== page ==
No-fail and social promotion policies are primarily about feel good politics. Meaning that they are about what politicians and bureaucrats feel are important based on government funded commissions, polling and research reports. In the case of these particular policies, it is ostensibly about maintaining a student’s positive self-image and self-esteem.
The result? Social promotion is now the norm in Ontario, and I suspect throughout the rest of Canada and the U.S. For example, as John Robbins reported to me in a telephone interview in preparation for his column in the Niagara Falls Review (which was subsequently picked up by blogs such as The Education Reporter and Fixing Our Schools), public school boards in the Niagara region use the term “transferred” rather than “promoted” when a child has actually failed.
Yet, it’s interesting that the Ontario government goes out of its way to suggest they do not have a no-fail policy, that lots of students are held back. However, that is not the way teachers see it. As the Toronto Star reports, the York board of education failed to promote only 6 Grade 8 students out of a total of 8064 last year and only one the year before that.
So, how did this all start? In Ontario, it was the release of the Hall-Dennis Report in the Ontario legislature in 1968 that changed everything. Built on earlier work by Ralph Tyler in the United States, the Hall-Dennis report was controversial from day one because it advocated: “Individualized programs of instruction for the development of the potentialities of the child, the removal of corporal punishment, and the de-emphasis of competition in the classroom and rote learning.”
So, is it true that students who are “transferred” don’t feel bad about themselves because they did not formally fail? Actually, no, it’s not true. Children and teens already know they are struggling to read, write or do math. They already know because when the teacher calls on them, they may cringe when they cannot respond as they should.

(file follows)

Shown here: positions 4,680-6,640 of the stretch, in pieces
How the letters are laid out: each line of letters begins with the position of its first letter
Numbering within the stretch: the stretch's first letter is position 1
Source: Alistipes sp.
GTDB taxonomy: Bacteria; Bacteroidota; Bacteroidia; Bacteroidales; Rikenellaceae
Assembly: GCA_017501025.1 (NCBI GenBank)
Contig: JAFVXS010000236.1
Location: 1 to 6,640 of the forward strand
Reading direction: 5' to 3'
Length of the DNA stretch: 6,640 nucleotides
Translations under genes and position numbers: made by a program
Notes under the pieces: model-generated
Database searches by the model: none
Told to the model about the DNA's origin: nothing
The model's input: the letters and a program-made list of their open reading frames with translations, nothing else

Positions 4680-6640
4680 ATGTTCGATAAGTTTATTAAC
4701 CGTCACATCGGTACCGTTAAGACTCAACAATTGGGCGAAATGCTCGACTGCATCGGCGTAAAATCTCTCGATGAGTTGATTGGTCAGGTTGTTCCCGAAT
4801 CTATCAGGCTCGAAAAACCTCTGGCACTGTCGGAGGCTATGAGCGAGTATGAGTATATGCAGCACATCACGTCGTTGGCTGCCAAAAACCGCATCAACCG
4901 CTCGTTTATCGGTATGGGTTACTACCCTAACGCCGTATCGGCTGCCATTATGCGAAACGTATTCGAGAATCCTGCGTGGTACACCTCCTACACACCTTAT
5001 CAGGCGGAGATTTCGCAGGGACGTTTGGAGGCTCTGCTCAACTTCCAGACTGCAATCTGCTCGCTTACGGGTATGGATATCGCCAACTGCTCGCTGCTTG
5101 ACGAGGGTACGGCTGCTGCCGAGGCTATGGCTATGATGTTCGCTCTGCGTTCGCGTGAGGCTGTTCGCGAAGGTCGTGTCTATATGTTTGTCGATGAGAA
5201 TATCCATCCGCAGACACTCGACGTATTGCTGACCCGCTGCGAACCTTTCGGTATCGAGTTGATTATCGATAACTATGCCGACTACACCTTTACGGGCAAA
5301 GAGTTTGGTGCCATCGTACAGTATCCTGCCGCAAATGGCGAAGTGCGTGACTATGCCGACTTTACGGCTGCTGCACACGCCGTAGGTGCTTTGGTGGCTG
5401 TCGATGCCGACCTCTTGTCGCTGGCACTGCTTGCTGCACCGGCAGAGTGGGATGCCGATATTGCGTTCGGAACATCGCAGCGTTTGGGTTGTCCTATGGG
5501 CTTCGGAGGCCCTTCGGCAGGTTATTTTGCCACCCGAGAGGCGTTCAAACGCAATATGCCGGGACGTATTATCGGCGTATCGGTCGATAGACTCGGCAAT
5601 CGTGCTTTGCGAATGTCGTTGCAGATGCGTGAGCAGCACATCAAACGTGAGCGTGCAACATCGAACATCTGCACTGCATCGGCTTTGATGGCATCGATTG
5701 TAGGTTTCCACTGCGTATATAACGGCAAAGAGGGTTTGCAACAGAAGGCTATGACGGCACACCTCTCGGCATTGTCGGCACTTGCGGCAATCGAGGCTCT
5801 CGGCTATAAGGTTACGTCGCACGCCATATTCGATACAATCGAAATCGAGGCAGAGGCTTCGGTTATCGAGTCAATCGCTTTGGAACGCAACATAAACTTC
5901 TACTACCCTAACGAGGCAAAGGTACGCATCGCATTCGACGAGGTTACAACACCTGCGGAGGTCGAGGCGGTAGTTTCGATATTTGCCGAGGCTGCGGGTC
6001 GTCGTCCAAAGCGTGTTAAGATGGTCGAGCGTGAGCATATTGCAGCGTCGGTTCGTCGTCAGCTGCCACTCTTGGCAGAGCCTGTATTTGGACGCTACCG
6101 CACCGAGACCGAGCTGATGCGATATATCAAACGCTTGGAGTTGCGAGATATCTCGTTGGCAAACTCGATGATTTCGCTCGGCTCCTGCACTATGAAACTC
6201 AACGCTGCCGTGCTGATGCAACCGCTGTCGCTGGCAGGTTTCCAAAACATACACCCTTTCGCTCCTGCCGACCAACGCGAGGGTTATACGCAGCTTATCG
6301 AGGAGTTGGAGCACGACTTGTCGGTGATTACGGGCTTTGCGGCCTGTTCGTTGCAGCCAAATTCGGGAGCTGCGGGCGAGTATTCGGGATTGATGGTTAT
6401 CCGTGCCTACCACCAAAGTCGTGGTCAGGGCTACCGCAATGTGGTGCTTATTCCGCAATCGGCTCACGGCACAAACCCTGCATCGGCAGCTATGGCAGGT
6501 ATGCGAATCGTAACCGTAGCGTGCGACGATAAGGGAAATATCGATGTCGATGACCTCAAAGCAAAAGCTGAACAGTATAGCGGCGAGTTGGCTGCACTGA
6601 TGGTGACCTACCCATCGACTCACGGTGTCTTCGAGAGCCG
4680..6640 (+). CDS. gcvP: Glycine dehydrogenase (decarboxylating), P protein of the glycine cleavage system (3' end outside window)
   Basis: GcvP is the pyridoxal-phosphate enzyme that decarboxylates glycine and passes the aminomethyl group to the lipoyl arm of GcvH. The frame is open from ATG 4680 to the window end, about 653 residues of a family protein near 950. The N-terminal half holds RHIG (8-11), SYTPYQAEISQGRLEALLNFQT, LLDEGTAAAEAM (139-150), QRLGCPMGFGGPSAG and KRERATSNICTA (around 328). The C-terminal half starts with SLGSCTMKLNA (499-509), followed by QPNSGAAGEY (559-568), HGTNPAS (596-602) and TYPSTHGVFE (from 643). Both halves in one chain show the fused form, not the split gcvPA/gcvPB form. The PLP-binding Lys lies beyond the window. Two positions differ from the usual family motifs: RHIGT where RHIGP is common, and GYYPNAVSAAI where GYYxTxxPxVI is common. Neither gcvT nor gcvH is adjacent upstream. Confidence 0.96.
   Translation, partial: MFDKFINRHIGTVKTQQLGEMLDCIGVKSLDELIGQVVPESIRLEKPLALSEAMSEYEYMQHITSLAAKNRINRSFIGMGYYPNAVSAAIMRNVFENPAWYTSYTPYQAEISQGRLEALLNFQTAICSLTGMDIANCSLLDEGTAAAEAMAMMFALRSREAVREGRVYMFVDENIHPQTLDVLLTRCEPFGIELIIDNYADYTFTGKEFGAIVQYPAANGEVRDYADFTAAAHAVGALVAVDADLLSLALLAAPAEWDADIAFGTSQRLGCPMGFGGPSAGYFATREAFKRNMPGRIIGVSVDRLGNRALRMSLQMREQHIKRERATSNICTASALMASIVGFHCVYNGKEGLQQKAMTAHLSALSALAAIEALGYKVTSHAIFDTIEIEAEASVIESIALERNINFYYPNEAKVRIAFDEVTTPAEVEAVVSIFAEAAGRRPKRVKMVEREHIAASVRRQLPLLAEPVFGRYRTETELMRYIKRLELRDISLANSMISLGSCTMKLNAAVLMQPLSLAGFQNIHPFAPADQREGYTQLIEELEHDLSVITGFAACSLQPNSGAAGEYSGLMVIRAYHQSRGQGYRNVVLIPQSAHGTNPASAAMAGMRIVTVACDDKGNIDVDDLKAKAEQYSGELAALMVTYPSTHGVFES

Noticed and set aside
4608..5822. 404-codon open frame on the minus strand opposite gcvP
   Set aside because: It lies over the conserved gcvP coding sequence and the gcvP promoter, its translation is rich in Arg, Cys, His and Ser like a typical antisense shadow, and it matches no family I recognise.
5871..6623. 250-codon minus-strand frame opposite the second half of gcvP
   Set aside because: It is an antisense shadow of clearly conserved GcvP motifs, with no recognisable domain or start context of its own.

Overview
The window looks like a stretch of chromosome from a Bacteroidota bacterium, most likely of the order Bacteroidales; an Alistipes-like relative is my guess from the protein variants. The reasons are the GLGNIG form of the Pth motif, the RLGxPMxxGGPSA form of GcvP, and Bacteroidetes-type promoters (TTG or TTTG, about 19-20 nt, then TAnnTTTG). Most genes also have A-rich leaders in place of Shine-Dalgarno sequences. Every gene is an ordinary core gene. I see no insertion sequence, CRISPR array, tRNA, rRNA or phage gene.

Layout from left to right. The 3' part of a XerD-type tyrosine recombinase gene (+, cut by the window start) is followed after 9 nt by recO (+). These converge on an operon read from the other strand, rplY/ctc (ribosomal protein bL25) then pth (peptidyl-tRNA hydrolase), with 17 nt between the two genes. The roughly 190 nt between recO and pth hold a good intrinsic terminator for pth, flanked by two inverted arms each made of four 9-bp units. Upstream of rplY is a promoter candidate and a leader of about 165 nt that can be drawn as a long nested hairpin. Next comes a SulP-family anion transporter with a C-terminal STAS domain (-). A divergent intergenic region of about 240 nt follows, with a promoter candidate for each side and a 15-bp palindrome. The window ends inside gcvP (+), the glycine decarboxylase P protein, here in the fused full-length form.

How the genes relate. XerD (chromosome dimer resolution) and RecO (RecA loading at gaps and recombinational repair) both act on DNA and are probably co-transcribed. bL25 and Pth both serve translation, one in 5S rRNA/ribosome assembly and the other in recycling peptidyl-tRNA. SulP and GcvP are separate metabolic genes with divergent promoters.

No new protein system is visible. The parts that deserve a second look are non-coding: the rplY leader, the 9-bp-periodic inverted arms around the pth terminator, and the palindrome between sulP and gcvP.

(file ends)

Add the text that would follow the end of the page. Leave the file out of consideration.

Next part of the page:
Actually, I know how many feel from personal experience having operated my own private special education practice and reading clinic for research purposes when I was teaching university. In every single preliminary interview, young, or middle aged adults would tell me something to the effect: “I knew I was failing as far back as Grade 3 because….”
So, don’t blame teachers. They are provided with government and school board curriculum documents. True, there is some variation from class to class and subject to subject in terms of subject units of study, but as far as board and government policies, they do what they are told.
And, over the years, they have been told to eliminate letter grades and percentages, as well as to include “effort” when they decide on grades. Now, they are also being told to ignore when work is not handed in or when classes are missed. Consequently, students are usually not marked on what they actually know.
The effects of these policies? Entitlement expectations and inflated grades have also become a serious problem at the college and university levels because departments and institutions are all competing for the same students.
As a result, as the Ivory Tower Blues blog reports, it is every department and every institution for itself. With e-mail, cell phones and the Internet, word gets out to potential students as to where the “best” universities are in terms of getting the highest grades.
Why is that so important? Because, interestingly, many employers are insisting on seeing official copies of college or university transcripts, looking for potential employees on the basis of high marks.
So, where do we go from here when the politics of no-fail and social promotion have obviously affected just about everyone in society? One place we could start would be to incorporate traditional methods with the progressive views that are so prevalent out there, such as an emphasis on academic standards and expectations that include natural consequences. Because going all one way has clearly not worked.
Endnote: Here is a link to my archive on the “no-fail” policy.